At least three children and a pregnant woman were feared to be among 27 migrants who drowned in the Channel when a flimsy, overcrowded dinghy sunk.
As the full horror of the tragedy was emerging, a fifth suspected member of the people smuggling gang that arranged the crossing was arrested.
French prosecutors are carrying out a criminal probe into the deaths, as Britain today offered more support to boost patrols on French beaches to stop boats being launched.
It came as:
Local reports, which have not been confirmed, suggested the inflatable craft was hit by a container ship and that it deflated like a paddling pool.
The victims were said to include a teenage boy and a young girl, with a number of them believed to be Iraqi Kurds or from Somalia.
Bernard Barron, president of the SNSM rescue service in Calais, spoke of “group murder” as another rescuer described how the “floating death trap” that was meant to contain a maximum of 10 people “was completely deflated when we found it”.
Dozens of migrants, believed to be in two boats, still risked their lives on Thursday to make the crossing to Britain in freezing, windy conditions. A group wearing life jackets and wrapped in blankets were seen huddled together on an RNLI lifeboat before disembarking in Dover.
French police from Calais helped to rescue 20 migrants whose boat filled with water as they left a beach on Wednesday night.
French interior minister Gérald Darmanin accused the UK of bad management of its illegal immigration problem. Immigration minister Kevin Foster hit back, saying “fingerpointing is not very helpful” and that Britain was offering more resources, including for patrol beaches, to tackle the crisis.
Home Secretary Priti Patel was due to speak to Mr Darmanin on Thursday morning before updating MPs this afternoon.
Boris Johnson accused France of failing to do enough to stop migrants from crossing the Channel, saying gangsters smuggling people were “literally getting away with murder”.
French president Emmanuel Macron told the Prime Minister in talks on Wednesday night that the Government should not seek to use the tragedy for political purposes, the Elysée Palace said
Just two men, an Iraqi Kurd and a Somalian, made a “miracle escape” from the sinking dinghy. They have indicated that a container ship collided with them, according to rescuers.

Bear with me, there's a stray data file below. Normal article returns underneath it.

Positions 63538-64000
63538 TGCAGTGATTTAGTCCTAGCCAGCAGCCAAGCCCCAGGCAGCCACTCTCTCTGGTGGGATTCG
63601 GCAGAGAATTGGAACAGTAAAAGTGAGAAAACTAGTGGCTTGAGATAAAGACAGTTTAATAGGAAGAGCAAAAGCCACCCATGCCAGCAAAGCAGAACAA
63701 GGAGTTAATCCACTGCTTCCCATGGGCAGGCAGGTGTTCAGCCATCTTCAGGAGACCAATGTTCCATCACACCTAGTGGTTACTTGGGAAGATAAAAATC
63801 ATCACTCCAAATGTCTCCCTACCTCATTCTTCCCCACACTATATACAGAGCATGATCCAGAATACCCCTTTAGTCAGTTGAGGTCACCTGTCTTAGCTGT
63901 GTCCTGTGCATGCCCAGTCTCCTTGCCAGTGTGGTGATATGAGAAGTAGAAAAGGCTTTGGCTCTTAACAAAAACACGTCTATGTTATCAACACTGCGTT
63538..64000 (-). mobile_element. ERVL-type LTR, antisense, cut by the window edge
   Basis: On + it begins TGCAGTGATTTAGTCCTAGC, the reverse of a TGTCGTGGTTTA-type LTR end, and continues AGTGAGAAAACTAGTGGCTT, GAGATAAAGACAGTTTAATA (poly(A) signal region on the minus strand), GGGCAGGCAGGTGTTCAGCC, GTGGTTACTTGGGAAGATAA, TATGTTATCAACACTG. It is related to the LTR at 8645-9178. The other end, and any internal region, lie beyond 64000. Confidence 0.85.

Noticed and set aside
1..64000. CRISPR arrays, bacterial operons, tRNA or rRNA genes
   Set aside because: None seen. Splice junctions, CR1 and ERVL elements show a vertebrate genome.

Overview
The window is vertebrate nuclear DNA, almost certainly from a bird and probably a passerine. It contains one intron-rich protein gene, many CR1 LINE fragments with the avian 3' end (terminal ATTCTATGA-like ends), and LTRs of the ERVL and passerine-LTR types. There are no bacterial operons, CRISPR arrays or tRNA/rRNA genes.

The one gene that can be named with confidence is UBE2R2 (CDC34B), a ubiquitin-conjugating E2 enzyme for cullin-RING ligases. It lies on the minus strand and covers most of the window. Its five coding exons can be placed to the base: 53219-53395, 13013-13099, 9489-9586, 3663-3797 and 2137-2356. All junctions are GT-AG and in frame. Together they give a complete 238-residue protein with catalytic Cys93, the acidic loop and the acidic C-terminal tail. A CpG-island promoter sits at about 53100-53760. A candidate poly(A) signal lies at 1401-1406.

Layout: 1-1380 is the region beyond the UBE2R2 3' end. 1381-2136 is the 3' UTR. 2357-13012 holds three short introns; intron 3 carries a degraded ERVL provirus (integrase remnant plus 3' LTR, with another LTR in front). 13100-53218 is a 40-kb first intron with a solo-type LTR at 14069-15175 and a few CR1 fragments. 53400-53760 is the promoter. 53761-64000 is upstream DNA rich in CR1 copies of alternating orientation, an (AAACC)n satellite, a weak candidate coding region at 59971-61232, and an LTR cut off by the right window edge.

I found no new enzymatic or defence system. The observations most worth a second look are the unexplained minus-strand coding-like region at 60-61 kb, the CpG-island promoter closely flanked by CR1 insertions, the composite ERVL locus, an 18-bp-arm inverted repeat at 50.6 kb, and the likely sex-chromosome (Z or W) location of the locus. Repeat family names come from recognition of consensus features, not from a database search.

Migrants who had boarded it in the hope of reaching Britain had paid the equivalent of up to £6,000. Very few of them were wearing life jackets, and most are thought to have succumbed to hypothermia in the water.
Seven were women, including one expecting a baby, while three children were also among the deceased, according to local reports. Autopsies will take place in Lille in the next few days, said Carole Etienne, the city’s public prosecutor, who is leading a criminal inquiry.
Mr Barron said: “Migrants are forced into the boat, and their feet are in water and fuel. These are unimaginable conditions. Often only women and children have life jackets, and the boats don’t have navigation lights or radar receivers.”
Charles Devos, also one of the first SNSM rescuers to reach the victims, said: “The inflatables are only designed for 10 people, but more than 50 have been packed on board, turning them into floating death traps.
“We always thought that, one day or another, they were going to collide with a container ship or a ferry.”
The rescuers believe the boat left Loon-Plage, near Dunkirk, on Wedneesday morning and collided with a ship at the limit of French territorial waters. A fisherman sounded the alarm at about 2pm after he saw corpses in the sea.
Four men were held near the Belgium border. A fifth man was arrested later. All face charges of manslaughter and “assistance with illegal immigration in an organised gang”.
Mr Darmanin said 255 migrants reached the UK on Wednesday. These included about 40 allowed into the sea near Boulogne as at least two police officers appeared to do nothing.